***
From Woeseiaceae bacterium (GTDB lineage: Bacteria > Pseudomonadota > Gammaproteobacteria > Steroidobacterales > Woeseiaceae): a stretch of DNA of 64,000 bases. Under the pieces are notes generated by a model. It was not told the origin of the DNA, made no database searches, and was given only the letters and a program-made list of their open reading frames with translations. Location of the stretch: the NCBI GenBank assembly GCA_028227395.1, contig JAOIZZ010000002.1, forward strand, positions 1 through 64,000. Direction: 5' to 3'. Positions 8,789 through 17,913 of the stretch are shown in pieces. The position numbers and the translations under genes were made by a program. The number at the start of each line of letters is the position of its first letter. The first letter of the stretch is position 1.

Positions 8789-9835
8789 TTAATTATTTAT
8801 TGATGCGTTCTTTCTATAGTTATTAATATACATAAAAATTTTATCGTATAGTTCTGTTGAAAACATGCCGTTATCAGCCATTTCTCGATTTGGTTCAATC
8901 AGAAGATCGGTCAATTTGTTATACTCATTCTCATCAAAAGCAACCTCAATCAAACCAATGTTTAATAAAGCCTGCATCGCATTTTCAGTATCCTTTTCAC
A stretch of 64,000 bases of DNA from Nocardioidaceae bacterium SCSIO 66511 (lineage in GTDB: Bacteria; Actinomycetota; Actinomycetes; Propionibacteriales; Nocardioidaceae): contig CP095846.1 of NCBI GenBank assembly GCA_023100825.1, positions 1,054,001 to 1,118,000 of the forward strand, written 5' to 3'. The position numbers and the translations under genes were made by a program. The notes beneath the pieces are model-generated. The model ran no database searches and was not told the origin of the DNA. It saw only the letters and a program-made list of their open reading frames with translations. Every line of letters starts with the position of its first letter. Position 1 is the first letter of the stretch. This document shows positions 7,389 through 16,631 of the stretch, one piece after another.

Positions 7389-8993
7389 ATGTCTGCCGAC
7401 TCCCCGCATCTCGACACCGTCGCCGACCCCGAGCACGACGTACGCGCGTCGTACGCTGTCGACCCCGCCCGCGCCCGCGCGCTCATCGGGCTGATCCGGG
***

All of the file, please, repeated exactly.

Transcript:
From Woeseiaceae bacterium (GTDB lineage: Bacteria > Pseudomonadota > Gammaproteobacteria > Steroidobacterales > Woeseiaceae): a stretch of DNA of 64,000 bases. Under the pieces are notes generated by a model. It was not told the origin of the DNA, made no database searches, and was given only the letters and a program-made list of their open reading frames with translations. Location of the stretch: the NCBI GenBank assembly GCA_028227395.1, contig JAOIZZ010000002.1, forward strand, positions 1 through 64,000. Direction: 5' to 3'. Positions 8,789 through 17,913 of the stretch are shown in pieces. The position numbers and the translations under genes were made by a program. The number at the start of each line of letters is the position of its first letter. The first letter of the stretch is position 1.

Positions 8789-9835
8789 TTAATTATTTAT
8801 TGATGCGTTCTTTCTATAGTTATTAATATACATAAAAATTTTATCGTATAGTTCTGTTGAAAACATGCCGTTATCAGCCATTTCTCGATTTGGTTCAATC
8901 AGAAGATCGGTCAATTTGTTATACTCATTCTCATCAAAAGCAACCTCAATCAAACCAATGTTTAATAAAGCCTGCATCGCATTTTCAGTATCCTTTTCAC
A stretch of 64,000 bases of DNA from Nocardioidaceae bacterium SCSIO 66511 (lineage in GTDB: Bacteria; Actinomycetota; Actinomycetes; Propionibacteriales; Nocardioidaceae): contig CP095846.1 of NCBI GenBank assembly GCA_023100825.1, positions 1,054,001 to 1,118,000 of the forward strand, written 5' to 3'. The position numbers and the translations under genes were made by a program. The notes beneath the pieces are model-generated. The model ran no database searches and was not told the origin of the DNA. It saw only the letters and a program-made list of their open reading frames with translations. Every line of letters starts with the position of its first letter. Position 1 is the first letter of the stretch. This document shows positions 7,389 through 16,631 of the stretch, one piece after another.

Positions 7389-8993
7389 ATGTCTGCCGAC
7401 TCCCCGCATCTCGACACCGTCGCCGACCCCGAGCACGACGTACGCGCGTCGTACGCTGTCGACCCCGCCCGCGCCCGCGCGCTCATCGGGCTGATCCGGG